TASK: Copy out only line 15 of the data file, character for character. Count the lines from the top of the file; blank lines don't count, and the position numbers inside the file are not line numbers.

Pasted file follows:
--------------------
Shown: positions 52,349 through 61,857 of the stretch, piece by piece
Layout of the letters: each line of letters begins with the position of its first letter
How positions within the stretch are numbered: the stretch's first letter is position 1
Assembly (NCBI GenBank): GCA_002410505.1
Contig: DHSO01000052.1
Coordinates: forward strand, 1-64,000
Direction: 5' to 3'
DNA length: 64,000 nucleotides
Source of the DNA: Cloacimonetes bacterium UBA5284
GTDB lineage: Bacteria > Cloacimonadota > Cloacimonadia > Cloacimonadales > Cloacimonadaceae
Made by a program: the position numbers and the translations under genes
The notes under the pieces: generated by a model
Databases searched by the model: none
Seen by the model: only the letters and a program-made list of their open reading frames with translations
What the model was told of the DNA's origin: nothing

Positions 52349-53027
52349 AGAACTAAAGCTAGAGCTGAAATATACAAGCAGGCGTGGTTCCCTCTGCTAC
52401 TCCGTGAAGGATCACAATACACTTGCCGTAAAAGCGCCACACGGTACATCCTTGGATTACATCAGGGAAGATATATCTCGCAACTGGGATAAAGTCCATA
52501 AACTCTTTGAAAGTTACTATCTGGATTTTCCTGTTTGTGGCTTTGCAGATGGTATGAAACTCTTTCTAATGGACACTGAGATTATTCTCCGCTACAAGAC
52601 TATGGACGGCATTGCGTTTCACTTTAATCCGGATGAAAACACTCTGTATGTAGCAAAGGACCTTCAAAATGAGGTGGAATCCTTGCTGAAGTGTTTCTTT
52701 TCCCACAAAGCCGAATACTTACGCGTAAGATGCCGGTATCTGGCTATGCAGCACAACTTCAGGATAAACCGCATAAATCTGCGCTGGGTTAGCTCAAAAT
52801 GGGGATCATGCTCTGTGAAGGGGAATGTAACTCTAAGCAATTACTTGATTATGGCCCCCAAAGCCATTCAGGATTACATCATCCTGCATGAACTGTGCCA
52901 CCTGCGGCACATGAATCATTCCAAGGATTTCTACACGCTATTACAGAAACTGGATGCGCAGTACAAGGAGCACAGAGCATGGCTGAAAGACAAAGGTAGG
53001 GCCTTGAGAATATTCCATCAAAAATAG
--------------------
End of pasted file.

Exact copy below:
What the model was told of the DNA's origin: nothing